Phil Robertson: We see the human rights situation in Vietnam is gradually declining. Space for people to exercise freedom of expression, freedom of assembly and freedom of association is increasingly shrinking while police increasingly heavy-handed dealing with dissidents. We are concerned that Vietnam will have more drastic action for citizens to use the internet with internet decree allows police crackdown who posted personal opinions contrary to the state. For years, Vietnam has the advantage when Burma is among the ASEAN countries with bad human rights record. Hanoi previously possible only in Burma but says that Burma's human rights record is worse than we do, let's go to Burma, not to do our hard too. Now the situation has changed. Burma have made significant progress on human rights, international human rights organizations and donor countries have different perspectives on human rights in Vietnam. Academics, activities, and the diplomats are discussing whether Vietnam can place Burma became the country with the worst human rights in Southeast Asia.

VOA: Between the point at which he had just given, there are positive signs that demonstrate Hanoi not completely ignored, but at least somewhat mindful of the concerns of the international situation of human rights in Vietnam or not?

Phil Robertson: There are some areas where we see some progress signals, such as the rights of gay, lesbian or transgender. Hanoi took place the cycling promotion of this right. Or such as the recognition of civil partnership is being discussed. It's the little progress we see, but the panoramic picture rights in Vietnam is not bright. Have impressed the Vietnamese people still willing to publicly claim their rights knowing that government retaliation. The brave dissidents are still willing to express their opinions and free speech rights of citizens.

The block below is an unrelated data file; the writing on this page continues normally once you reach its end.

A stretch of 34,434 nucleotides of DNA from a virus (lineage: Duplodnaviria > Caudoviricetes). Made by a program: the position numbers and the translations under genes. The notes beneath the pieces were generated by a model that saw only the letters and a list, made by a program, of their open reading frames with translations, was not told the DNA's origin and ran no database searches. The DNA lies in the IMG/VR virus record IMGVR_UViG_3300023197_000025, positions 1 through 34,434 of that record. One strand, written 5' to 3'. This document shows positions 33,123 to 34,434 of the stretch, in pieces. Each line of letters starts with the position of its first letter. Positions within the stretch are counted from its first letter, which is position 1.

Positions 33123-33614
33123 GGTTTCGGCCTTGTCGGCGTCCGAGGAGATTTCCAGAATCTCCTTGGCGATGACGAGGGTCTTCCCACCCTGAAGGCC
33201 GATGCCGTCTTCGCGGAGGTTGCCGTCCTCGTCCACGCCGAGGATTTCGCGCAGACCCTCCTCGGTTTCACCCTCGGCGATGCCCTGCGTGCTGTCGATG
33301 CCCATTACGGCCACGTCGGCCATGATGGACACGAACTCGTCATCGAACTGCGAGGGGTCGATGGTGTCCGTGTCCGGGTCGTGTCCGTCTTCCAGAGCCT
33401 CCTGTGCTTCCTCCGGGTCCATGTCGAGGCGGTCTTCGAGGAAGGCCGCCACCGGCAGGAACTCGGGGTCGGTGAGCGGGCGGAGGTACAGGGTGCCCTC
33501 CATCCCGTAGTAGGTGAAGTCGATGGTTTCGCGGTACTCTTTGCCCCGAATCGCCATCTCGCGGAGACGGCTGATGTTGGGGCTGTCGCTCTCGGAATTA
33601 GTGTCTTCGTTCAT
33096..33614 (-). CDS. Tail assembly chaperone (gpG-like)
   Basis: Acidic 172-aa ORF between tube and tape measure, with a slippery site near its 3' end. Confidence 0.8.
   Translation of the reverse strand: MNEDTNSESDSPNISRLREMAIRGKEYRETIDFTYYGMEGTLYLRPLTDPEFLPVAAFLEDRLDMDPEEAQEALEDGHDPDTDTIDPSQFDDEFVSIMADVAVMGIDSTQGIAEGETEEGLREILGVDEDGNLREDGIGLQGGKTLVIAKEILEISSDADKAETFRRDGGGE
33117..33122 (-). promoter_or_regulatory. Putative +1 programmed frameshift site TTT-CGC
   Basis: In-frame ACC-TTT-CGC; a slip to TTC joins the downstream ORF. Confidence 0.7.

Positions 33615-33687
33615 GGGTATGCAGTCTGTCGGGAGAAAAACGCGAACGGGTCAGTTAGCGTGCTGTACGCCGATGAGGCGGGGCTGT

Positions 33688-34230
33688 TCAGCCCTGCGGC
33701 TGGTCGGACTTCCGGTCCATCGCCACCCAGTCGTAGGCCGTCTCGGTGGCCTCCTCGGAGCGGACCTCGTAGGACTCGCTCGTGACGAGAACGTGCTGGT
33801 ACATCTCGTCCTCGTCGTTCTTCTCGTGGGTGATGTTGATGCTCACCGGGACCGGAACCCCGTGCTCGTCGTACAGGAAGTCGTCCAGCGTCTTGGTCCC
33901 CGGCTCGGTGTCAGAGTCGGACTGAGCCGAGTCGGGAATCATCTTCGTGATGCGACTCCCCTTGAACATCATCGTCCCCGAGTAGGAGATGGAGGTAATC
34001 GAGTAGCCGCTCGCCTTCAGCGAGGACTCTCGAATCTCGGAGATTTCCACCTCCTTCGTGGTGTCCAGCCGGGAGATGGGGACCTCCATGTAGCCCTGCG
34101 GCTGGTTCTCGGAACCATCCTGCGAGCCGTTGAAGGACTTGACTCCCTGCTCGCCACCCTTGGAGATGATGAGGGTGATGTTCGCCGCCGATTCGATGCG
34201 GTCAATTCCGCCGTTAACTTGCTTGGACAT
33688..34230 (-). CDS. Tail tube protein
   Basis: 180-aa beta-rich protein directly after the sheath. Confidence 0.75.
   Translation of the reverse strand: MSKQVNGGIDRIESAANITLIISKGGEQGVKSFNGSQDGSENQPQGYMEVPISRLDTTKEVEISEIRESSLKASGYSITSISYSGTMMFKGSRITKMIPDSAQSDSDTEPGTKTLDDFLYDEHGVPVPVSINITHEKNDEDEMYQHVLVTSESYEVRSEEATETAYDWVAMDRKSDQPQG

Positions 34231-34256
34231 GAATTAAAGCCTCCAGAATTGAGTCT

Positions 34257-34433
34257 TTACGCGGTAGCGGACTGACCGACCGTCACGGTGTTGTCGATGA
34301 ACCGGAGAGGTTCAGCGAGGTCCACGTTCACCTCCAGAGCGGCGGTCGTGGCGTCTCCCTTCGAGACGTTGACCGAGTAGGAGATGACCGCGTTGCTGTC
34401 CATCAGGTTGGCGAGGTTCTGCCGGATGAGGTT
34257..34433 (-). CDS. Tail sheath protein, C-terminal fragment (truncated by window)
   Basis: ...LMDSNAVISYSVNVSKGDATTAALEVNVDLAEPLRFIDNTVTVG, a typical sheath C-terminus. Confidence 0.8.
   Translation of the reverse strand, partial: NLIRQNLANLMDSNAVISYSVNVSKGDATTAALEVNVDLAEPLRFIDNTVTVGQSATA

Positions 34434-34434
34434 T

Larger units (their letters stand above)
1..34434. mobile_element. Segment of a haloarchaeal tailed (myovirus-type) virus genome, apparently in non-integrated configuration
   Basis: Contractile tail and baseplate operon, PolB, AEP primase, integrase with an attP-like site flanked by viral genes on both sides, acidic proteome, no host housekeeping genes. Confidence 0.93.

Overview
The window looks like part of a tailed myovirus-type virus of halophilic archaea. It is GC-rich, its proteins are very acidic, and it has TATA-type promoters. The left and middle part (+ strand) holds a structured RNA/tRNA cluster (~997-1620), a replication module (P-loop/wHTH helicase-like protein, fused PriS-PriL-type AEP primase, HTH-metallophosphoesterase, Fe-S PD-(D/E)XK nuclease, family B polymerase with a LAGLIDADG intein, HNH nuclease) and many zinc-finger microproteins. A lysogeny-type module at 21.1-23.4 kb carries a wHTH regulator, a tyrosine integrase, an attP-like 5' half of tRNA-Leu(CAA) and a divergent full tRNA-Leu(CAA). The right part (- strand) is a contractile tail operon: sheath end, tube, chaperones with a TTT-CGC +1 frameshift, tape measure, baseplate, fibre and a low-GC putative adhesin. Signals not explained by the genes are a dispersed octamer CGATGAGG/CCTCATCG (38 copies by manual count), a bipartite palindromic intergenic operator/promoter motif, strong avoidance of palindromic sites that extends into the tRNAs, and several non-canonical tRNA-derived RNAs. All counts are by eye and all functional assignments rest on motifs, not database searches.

VOA: International continued pressure on Vietnam to improve human rights, but, as he describes, Hanoi's human rights are constantly getting worse. Why, according to him?

Phil Robertson: We see international pressure is not enough for Vietnam. U.S. Secretary of State Hillary Clinton made reference to human rights in Hanoi during a visit to Vietnam this year, which is a positive thing. But many countries have yet to speak publicly or so. Free trial of three journalists Dieu Cay, Ta Phong Tan, and AnhbaSG is an exception when the U.S., Europe, and the United Nations have voiced concern because the three are well known bloggers . But in addition, there are many other lesser known bloggers and activists fighting for land rights, their case is not the international community and the United Nations known and noticed. It's a shame because these cases deserve equal attention. Human rights they also trampled like the characters are so well known.